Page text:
GI and Liver Diseases Medical and Surgical Research

NDDC Clinical Trials

We are a clinical trials group conducting large-scale simple trials in primary care, as well as supporting secondary care studies into treatments for inflammatory bowel disease. Our aim is to improve the methodology of clinical trials, to ensure that large-scale studies can be conducted for important clinical issues, without the funding associated with pharmaceutical studies.

clinical trials team


Research issue

Clinical trials that measure the effect of an intervention on a clinical outcome are more influential than those that investigate intermediate surrogate measures. However, if the outcome occurs infrequently such studies need to be large, making them costly to conduct using conventional approaches. Consequently, outcomes studies tend only to be done where there is a substantial funding source, such as a pharmaceutical company, and commercial motivation, such as the development of a new class of drug. This introduces a systematic bias in the information available to prescribers. It is therefore crucial to develop new methods for conducting simple, large-scale studies to answer important clinical questions.

What we are doing about...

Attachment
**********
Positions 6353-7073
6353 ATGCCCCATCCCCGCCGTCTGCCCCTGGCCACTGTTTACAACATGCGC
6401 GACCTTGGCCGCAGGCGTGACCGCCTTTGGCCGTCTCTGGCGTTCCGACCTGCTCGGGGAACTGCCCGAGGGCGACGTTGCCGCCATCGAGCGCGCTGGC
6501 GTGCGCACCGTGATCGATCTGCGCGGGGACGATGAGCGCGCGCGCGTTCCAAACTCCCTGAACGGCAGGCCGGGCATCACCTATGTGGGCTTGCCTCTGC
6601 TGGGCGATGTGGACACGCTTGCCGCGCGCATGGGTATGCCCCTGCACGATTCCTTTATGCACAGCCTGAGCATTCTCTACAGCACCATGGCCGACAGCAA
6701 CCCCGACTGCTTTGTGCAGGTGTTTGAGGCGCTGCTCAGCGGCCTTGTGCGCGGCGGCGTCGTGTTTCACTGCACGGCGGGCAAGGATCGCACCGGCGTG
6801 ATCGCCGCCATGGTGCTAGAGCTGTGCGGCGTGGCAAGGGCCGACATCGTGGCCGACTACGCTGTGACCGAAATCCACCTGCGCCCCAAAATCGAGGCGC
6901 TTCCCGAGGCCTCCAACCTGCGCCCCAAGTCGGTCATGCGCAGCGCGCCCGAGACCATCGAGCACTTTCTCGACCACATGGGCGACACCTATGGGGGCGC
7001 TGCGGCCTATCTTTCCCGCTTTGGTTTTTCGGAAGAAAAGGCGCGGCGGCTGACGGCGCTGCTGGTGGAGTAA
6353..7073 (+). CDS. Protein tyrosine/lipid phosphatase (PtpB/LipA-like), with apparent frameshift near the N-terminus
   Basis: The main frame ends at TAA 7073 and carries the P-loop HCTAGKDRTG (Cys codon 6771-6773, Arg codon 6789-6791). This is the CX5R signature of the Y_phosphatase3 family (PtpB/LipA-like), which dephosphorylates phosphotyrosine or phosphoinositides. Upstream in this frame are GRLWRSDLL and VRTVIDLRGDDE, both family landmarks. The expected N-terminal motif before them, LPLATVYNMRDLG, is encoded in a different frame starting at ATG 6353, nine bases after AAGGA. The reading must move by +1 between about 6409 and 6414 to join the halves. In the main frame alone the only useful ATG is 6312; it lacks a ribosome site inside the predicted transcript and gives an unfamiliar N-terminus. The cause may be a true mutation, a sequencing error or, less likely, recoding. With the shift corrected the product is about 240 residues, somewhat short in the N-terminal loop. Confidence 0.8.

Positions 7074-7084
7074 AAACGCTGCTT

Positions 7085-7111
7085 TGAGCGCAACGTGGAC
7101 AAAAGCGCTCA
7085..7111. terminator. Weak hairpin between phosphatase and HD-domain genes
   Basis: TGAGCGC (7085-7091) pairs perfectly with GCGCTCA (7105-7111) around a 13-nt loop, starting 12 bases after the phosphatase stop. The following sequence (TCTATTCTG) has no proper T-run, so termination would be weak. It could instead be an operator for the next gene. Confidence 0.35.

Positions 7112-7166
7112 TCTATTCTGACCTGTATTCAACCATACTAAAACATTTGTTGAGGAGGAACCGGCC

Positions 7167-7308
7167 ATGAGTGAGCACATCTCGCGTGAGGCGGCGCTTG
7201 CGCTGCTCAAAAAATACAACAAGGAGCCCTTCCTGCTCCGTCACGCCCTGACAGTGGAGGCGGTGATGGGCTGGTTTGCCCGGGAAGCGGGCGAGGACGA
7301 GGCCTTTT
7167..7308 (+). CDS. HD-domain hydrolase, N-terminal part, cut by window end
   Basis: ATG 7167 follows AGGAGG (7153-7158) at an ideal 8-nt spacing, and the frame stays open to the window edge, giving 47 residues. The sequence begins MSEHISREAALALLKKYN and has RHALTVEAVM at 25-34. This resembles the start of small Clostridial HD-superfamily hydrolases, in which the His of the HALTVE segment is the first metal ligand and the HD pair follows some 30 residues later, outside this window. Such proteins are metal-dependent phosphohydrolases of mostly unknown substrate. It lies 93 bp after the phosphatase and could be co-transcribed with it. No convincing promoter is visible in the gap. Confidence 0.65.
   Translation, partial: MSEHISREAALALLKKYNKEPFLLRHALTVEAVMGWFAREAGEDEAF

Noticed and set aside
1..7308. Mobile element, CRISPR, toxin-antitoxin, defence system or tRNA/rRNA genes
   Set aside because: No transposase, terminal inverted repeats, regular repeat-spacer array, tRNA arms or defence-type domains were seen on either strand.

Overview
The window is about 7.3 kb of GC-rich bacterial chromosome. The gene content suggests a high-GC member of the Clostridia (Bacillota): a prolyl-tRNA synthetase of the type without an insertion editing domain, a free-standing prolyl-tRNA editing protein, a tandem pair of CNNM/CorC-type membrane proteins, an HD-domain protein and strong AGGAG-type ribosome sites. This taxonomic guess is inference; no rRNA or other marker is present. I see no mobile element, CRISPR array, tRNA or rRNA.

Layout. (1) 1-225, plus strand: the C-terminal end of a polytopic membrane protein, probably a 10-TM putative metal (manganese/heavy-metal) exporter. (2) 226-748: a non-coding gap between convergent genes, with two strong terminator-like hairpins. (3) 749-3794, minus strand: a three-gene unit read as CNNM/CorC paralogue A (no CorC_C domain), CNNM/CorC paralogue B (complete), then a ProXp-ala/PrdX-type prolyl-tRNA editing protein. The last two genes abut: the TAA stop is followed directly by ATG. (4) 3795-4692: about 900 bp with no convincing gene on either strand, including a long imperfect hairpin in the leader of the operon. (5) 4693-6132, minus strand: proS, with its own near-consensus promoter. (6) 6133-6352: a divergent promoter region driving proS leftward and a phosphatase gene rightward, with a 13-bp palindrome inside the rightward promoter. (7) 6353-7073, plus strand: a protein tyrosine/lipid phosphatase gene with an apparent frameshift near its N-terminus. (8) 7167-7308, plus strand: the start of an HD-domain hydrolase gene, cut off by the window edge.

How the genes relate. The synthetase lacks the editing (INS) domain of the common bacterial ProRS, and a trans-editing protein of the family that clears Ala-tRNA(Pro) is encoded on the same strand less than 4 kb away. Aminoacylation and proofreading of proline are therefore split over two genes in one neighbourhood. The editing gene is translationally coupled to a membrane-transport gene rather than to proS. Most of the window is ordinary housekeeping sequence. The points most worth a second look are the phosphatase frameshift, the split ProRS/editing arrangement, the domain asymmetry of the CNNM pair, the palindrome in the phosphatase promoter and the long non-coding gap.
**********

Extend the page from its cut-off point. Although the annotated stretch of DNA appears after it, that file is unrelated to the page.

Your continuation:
1. Ulcer-bleeding in aspirin users?

Aspirin use is widespread and increasing in elderly patients. The main hazard is gastrointestinal bleeding, which may be increasing because of increasing aspirin use.

We are conducting the Helicobacter Eradication Aspirin Trial (HEAT) based on evidence that peptic ulcer bleeding in aspirin users occurs predominantly in H. pylori positive people. We also run a similar trial looking into ulcer-bleeding in patients who use non-steroidal anti-inflammatory drugs (NSAIDs).


2. Crohn’s Disease and Ulcerative Colitis?

Inflammatory Bowel Disease can be a severely debilitating condition, and we run several commercial and non-commercial studies to try to identify new treatments for this condition, and investigate the genetic factors underlying the disease. The ASTIC study is breaking boundaries in stem-cell transplantation to treat Crohn’s disease.


  • Publications in high-impact journals such as the Lancet, BMJ and New England Journal of Medicine. See more information under the publication records of our researchers.
  • Feedback to the European Medicines Agency on safety data of drugs post-marketing authorisation


Current projects


Email Christopher Hawkey




Nottingham Digestive Diseases Centre

The University of Nottingham
E Floor, West Block, Queen's Medical Centre
Nottingham, NG7 2UH

telephone: +44 (0) 115 82 31090